Data Analysis

Data acquired during the point prevalence survey were presented using descriptive statistics. Continuous variables (such as patient age, antimicrobial dose, and frequency) were described using means, standard deviations, and ranges, whereas categorical variables (such as guideline compliance, appropriateness, and indication) were described using frequencies and percentages. Assessments of antimicrobial appropriateness in relation to hospital type (referral versus nonreferral) and in relation to presence or absence of a penicillin allergy label were compared using a 2×2 χ2 test. For the purposes of these χ2 tests, the unit of analysis was the antimicrobial. All tests were assessed using an α level of 0.05. Cramer V effect sizes were reported for χ2 tests (95% confidence intervals [CIs] for effect sizes are also reported). An a priori power analysis, performed using G*Power software (α = 0.05, power = 0.8, df = 1, effect size = 0.3, minimum sample size = 88), indicated sufficient power for these analyses, given the sample size of this study.


Ten hospitals within the province of New Brunswick participated in the survey. Included were regional and major sites from each zone: 5 from Horizon Health Network and 5 from Vitalité Health Network. Four of these sites were considered to be referral centres (≥ 250 beds), and 6 sites were considered to be nonreferral centres (< 250 beds). Three of the 4 referral sites employed infectious disease physicians certified by the Royal College of Physicians and Surgeons of Canada.

Overall Antimicrobial Usage

A total of 2220 patients were admitted at the time of the survey, of whom 500 (22.7%) were receiving systemic antimicrobial therapy. Approximately two-thirds of the patients included in the analysis (i.e., receiving an antimicrobial) were admitted within Horizon Health Network and one-third from Vitalité Health Network. Approximately 50% of these inpatients were male, and roughly 75% were receiving only 1 antimicrobial agent, as summarized in the baseline characteristics presented in Table 1. A total of 648 antimicrobial agents were prescribed for 76 types of indications. The most common types of indications were respiratory tract infections (27.3%, 177/648), urinary tract infections (UTIs) (12.2%, 79/648), and intra-abdominal infections (11.4%, 74/648), as illustrated in Figure 1.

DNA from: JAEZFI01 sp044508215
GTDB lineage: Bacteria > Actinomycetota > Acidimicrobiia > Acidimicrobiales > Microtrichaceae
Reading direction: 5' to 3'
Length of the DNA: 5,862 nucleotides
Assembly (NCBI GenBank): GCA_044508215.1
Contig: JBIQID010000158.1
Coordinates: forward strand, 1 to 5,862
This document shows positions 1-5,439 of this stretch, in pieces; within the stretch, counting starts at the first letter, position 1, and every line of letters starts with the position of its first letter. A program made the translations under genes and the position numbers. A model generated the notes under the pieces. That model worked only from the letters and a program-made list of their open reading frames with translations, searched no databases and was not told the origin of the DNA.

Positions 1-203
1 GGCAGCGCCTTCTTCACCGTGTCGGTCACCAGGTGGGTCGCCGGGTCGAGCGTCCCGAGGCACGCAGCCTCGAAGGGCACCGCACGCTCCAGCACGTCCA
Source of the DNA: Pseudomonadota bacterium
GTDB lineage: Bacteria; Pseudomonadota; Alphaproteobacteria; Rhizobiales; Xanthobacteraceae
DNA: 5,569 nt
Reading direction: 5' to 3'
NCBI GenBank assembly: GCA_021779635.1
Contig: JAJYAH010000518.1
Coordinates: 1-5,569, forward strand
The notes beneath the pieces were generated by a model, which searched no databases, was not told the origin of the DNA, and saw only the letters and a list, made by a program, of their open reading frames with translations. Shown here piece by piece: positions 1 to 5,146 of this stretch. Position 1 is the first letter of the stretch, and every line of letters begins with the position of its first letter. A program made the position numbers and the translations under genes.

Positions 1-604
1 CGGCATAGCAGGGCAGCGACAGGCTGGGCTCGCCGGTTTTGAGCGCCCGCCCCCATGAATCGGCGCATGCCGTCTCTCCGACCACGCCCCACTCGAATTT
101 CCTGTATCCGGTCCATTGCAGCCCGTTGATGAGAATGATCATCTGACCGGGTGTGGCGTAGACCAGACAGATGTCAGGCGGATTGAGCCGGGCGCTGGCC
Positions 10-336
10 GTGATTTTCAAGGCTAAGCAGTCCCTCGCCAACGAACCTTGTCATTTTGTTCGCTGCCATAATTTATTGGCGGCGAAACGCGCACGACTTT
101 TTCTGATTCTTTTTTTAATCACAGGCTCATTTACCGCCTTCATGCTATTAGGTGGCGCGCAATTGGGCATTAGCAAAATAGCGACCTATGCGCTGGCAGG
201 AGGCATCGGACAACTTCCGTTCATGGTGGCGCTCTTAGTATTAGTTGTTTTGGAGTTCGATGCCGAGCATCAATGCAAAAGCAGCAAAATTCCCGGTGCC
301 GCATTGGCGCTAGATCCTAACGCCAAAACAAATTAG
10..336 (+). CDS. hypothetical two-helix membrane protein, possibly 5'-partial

TABLE 1   Baseline Characteristics of Patients Receiving Antimicrobial Agents at New Brunswick Hospitals




FIGURE 1   Top 10 indications for antimicrobial use in New Brunswick hospitals.

Overall, 52.3% (339/648) of the prescriptions were for parenteral antimicrobial agents, and 47.7% (309/648) were for oral antimicrobial agents. The most commonly prescribed antimicrobials were first-generation cephalosporins (14.0%, 91/648), third-generation cephalosporins (11.3%, 73/648), piperacillin–tazobactam (10.2%, 66/648), and fluoroquinolones (9.1%, 59/648), as shown in Figure 2.



FIGURE 2   Antimicrobial agents most frequently prescribed in New Brunswick hospitals.

Performance Indicators

Documentation of the indication for antimicrobial prescribing occurred for 90.3% (585/648) of the prescriptions. The intended duration of antimicrobial therapy (i.e., stop or review date) was documented for only 67.1% (435/648) of the antimicrobial orders.